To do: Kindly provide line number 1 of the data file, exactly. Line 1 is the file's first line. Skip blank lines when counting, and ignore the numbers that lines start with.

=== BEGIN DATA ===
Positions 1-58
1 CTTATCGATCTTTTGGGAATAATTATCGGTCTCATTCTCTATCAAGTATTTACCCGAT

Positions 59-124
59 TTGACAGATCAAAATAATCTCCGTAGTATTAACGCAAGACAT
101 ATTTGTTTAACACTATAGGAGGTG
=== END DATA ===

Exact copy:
Positions 1-58